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Author of “Men, Women, and Manners in Colonial Times,”
tion of the Constitution,” etc.
“If rigid moral analysis be not the purpose of historical
This analysis of the life and caracter of Franklin has in view a similar object to that of the volume entitled “The True George i rashington,” which was prepared for the publishersby Mr. Paul Leicester Ford and issued a year or two ago.
Washington sadly needed to be humanized, to be rescued from the myth-making process which had been destroying all that was lovable in his character and turning him into a mere bundle of abstract qualities which it was piously supposed would be wholesome examples for the American people. This assumption that our people are children who must not be told the eternal truths of human nature, but deceived into goodness by wooden heroes and lay figures, seems, fortunately, to be passing away, and in a few years it will be a strange phase to look back upon.
So thorough and systematic has been the expurgating during the last century that some of its details are very curious.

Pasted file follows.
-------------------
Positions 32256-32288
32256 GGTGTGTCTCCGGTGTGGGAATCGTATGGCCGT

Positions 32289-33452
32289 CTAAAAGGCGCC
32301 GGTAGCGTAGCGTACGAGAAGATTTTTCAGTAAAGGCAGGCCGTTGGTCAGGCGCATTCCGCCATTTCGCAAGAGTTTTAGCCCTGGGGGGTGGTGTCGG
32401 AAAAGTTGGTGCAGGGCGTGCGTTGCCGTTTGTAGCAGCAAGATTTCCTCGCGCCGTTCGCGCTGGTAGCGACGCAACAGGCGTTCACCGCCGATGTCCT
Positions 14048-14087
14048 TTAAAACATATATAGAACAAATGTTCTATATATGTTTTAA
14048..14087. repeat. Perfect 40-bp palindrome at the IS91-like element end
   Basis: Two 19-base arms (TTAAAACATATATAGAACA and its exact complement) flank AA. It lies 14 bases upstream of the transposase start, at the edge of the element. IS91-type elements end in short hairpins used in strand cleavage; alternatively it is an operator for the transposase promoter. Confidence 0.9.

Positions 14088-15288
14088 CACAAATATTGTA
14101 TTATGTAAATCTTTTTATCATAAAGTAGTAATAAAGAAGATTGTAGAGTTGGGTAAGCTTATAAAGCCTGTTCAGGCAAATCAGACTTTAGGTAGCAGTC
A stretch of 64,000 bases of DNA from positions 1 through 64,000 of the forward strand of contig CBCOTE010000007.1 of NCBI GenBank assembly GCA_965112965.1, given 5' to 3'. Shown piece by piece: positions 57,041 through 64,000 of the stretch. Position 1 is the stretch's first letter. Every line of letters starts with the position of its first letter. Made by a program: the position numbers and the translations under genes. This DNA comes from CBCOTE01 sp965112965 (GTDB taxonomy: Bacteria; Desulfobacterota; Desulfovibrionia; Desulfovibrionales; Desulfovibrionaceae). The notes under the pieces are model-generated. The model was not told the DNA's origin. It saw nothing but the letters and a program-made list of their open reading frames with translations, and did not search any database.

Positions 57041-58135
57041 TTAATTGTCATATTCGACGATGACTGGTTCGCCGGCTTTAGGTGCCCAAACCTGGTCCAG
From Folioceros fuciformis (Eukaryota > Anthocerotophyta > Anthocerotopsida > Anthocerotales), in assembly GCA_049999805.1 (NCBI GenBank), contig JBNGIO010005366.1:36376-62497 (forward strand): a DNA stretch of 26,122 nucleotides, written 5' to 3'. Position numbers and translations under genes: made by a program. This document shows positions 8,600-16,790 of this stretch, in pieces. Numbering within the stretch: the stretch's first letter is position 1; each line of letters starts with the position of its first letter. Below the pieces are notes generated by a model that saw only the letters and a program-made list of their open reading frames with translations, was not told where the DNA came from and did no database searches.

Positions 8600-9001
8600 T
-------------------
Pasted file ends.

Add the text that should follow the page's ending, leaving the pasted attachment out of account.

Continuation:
It is astonishing how easily an otherwise respectable editor or biographer can get himself into a state of complete intellectual dishonesty. It is interesting to follow one of these literary criminals and see the minute care with which he manufactures an entirely new and imaginary being out of the real man who has been placed in his hands. He will not allow his victim to say even a
single word which he considers unbecoming. The story is told that Washington wrote in one of his letters that a certain movement of the
would not amount to a flea-bite; but one of his editors struck out the passage as unfit to be printed. He thought, I suppose, that Washington could not take care of his own dignity.
Franklin in his Autobiography tells us that when working as a journeyman printer in London he drank nothing but water, and his fellow-workmen, in consequence, called him the “Water-American;" but Weems in his version of the Autobiography makes him say that they called him the “American Aquatic,” an expression which the vile taste of that time was pleased to consider elegant diction. In the same way Temple Franklin made alterations in his grandfather's writings, changing their vigorous Anglo-Saxon into stilted Latin phrases.
It is curious that American myth-making is so unlike the ancient myth-making which as time went on made its gods and goddesses more and more human with mortal loves and passions. Our process is just the reverse. Out of a man who actually lived among us and of whose life we have many truthful details we make an impossible abstraction of idealized virtues. It may be said that this could never happen among a people of strong artistic instincts, and we have certainly in our conceptions of art been theatrical and imitative rather than dramatic and real. Possibly the check which is being given to our peculiar myth-making is a favorable sign for our art. The myth-makers could not work with Franklin